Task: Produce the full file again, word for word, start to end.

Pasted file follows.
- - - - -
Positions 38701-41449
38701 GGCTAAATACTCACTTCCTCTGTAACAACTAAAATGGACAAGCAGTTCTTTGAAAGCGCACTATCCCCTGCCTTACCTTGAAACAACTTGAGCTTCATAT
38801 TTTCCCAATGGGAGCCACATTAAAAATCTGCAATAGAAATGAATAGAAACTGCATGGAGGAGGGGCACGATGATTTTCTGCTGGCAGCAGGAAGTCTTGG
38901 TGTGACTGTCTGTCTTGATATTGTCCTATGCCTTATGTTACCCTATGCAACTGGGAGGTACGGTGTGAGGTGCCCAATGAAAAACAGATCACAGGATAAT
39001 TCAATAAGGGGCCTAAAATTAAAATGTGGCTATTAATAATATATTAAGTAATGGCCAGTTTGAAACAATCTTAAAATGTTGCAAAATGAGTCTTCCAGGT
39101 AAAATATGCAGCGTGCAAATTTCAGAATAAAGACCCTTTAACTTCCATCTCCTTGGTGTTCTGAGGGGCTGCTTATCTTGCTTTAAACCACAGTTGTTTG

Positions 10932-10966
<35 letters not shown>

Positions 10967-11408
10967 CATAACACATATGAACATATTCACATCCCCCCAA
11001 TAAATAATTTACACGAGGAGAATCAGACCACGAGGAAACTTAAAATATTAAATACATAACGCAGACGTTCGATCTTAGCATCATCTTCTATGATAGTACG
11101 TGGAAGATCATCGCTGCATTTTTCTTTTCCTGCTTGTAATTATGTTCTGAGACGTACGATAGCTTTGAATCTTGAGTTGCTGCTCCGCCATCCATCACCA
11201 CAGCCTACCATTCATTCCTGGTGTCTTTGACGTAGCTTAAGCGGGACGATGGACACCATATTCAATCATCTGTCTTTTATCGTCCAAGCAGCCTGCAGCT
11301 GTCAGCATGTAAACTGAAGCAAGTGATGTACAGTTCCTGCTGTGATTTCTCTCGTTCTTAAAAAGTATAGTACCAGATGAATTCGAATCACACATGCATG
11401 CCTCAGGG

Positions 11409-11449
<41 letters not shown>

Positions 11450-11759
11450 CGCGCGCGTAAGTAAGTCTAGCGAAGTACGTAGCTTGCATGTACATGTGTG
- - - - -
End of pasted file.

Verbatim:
Positions 38701-41449
38701 GGCTAAATACTCACTTCCTCTGTAACAACTAAAATGGACAAGCAGTTCTTTGAAAGCGCACTATCCCCTGCCTTACCTTGAAACAACTTGAGCTTCATAT
38801 TTTCCCAATGGGAGCCACATTAAAAATCTGCAATAGAAATGAATAGAAACTGCATGGAGGAGGGGCACGATGATTTTCTGCTGGCAGCAGGAAGTCTTGG
38901 TGTGACTGTCTGTCTTGATATTGTCCTATGCCTTATGTTACCCTATGCAACTGGGAGGTACGGTGTGAGGTGCCCAATGAAAAACAGATCACAGGATAAT
39001 TCAATAAGGGGCCTAAAATTAAAATGTGGCTATTAATAATATATTAAGTAATGGCCAGTTTGAAACAATCTTAAAATGTTGCAAAATGAGTCTTCCAGGT
39101 AAAATATGCAGCGTGCAAATTTCAGAATAAAGACCCTTTAACTTCCATCTCCTTGGTGTTCTGAGGGGCTGCTTATCTTGCTTTAAACCACAGTTGTTTG

Positions 10932-10966
<35 letters not shown>

Positions 10967-11408
10967 CATAACACATATGAACATATTCACATCCCCCCAA
11001 TAAATAATTTACACGAGGAGAATCAGACCACGAGGAAACTTAAAATATTAAATACATAACGCAGACGTTCGATCTTAGCATCATCTTCTATGATAGTACG
11101 TGGAAGATCATCGCTGCATTTTTCTTTTCCTGCTTGTAATTATGTTCTGAGACGTACGATAGCTTTGAATCTTGAGTTGCTGCTCCGCCATCCATCACCA
11201 CAGCCTACCATTCATTCCTGGTGTCTTTGACGTAGCTTAAGCGGGACGATGGACACCATATTCAATCATCTGTCTTTTATCGTCCAAGCAGCCTGCAGCT
11301 GTCAGCATGTAAACTGAAGCAAGTGATGTACAGTTCCTGCTGTGATTTCTCTCGTTCTTAAAAAGTATAGTACCAGATGAATTCGAATCACACATGCATG
11401 CCTCAGGG

Positions 11409-11449
<41 letters not shown>

Positions 11450-11759
11450 CGCGCGCGTAAGTAAGTCTAGCGAAGTACGTAGCTTGCATGTACATGTGTG